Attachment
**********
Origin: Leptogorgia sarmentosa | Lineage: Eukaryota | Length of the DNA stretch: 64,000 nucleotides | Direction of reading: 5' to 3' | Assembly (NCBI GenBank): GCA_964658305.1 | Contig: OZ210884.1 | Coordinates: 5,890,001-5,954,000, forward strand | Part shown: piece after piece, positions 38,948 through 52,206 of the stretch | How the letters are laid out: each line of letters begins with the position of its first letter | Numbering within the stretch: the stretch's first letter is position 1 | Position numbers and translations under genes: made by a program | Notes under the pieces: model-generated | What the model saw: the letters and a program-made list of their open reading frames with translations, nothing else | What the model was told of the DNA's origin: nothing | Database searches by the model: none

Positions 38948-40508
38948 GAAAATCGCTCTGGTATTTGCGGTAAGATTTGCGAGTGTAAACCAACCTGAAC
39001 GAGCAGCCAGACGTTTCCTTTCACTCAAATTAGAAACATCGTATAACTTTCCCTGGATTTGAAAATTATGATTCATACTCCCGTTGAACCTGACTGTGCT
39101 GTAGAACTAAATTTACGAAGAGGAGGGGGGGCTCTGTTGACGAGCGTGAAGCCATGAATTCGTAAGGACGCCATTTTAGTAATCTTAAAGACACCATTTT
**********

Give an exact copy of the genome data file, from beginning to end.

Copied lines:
Origin: Leptogorgia sarmentosa | Lineage: Eukaryota | Length of the DNA stretch: 64,000 nucleotides | Direction of reading: 5' to 3' | Assembly (NCBI GenBank): GCA_964658305.1 | Contig: OZ210884.1 | Coordinates: 5,890,001-5,954,000, forward strand | Part shown: piece after piece, positions 38,948 through 52,206 of the stretch | How the letters are laid out: each line of letters begins with the position of its first letter | Numbering within the stretch: the stretch's first letter is position 1 | Position numbers and translations under genes: made by a program | Notes under the pieces: model-generated | What the model saw: the letters and a program-made list of their open reading frames with translations, nothing else | What the model was told of the DNA's origin: nothing | Database searches by the model: none

Positions 38948-40508
38948 GAAAATCGCTCTGGTATTTGCGGTAAGATTTGCGAGTGTAAACCAACCTGAAC
39001 GAGCAGCCAGACGTTTCCTTTCACTCAAATTAGAAACATCGTATAACTTTCCCTGGATTTGAAAATTATGATTCATACTCCCGTTGAACCTGACTGTGCT
39101 GTAGAACTAAATTTACGAAGAGGAGGGGGGGCTCTGTTGACGAGCGTGAAGCCATGAATTCGTAAGGACGCCATTTTAGTAATCTTAAAGACACCATTTT